Later, when Dee is pushing for her meet-cute with Greg to work, she accepts his rejection as part of the second act in a rom-com format. "There we go. Pushing away his soulmate, right on structure," she claims. Too bad, Sweet Dee doesn't realize she's only a diversionary plot twist at best.
The Likable Female Lead
Male leads are often accepted no matter how amoral their behavior, but the same doesn't go for female leads. (Refer to Walter White and Skyler from Breaking Bad.) And, as Dee notes, a rom-com lead must fit this stereotypical mold. "The female love interest can't be a cheater because that makes her unlikable," Dee proclaims.
"Unlikable" female protagonists are relatively new in entertainment and thankfully, this phenomenon of likability mattering in terms of a character played by a woman has mostly come and gone in dramas. But it sure still matters in rom-coms — with the exception being Julianne in My Best Friend's Wedding. And even then, she was played by America's Sweetheart Julia Roberts.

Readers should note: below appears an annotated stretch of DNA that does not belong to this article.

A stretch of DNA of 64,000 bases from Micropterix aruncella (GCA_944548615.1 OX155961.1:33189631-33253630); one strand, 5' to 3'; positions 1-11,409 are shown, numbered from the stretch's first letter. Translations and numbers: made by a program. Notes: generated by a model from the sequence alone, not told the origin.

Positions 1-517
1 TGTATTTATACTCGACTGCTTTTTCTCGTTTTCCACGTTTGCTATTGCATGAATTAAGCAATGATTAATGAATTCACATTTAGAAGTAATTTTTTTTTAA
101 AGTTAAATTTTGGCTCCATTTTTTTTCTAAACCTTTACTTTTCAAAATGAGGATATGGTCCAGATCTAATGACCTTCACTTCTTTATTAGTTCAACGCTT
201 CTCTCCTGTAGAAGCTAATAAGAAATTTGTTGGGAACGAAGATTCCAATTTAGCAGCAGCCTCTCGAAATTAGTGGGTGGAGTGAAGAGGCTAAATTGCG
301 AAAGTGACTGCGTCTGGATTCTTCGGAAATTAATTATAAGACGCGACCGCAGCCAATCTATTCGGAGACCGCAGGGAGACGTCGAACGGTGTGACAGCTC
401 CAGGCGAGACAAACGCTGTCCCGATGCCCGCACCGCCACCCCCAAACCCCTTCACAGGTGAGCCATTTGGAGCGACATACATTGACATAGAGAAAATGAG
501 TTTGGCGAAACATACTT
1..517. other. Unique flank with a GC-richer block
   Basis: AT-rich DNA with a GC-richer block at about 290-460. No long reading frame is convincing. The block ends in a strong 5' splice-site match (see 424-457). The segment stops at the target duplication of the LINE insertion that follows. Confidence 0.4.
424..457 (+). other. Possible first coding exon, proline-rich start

Speaking of Julia Roberts, Charlie unabashedly channels the jewelry box scene from Pretty Woman. Danny DeVito does his best Roberts impression when he erupts in laughter after Charlie closes the meat cube box on his hand. Charlie doesn't let the reference go unnoticed by directly stating he was inspired by the 1990 film.
LGBTQ Representation In Rom-Coms
In a rare move for It's Always Sunny, Mac earnestly expressed his sexuality through dance in "Mac Finds His Pride." And now that he's living more authentically, Mac is ready to find love in the rom-com spirit. While rom-coms featuring same-gender relationships do exist, they are few and far between. Dennis questions how a major rom-com with a gay lead would be accepted in the U.S. when he says, "It won't play in Middle America, but screw it — we'll jam it down their throats 'til they enjoy it."
Mac also brings up this lack of LGBTQ representation in rom-coms when he professes his intentions to Greg. "Maybe it won't play in Middle America and maybe it's not even ready for the mainstream, but it will win a ton of awards and it'll get a sh*t ton of attention ... for the liberal press," Mac says, undoubtedly referencing the non-comedic Brokeback Mountain. Here's hoping Billy Eichner's upcoming rom-com gets the accolades Mac predicted.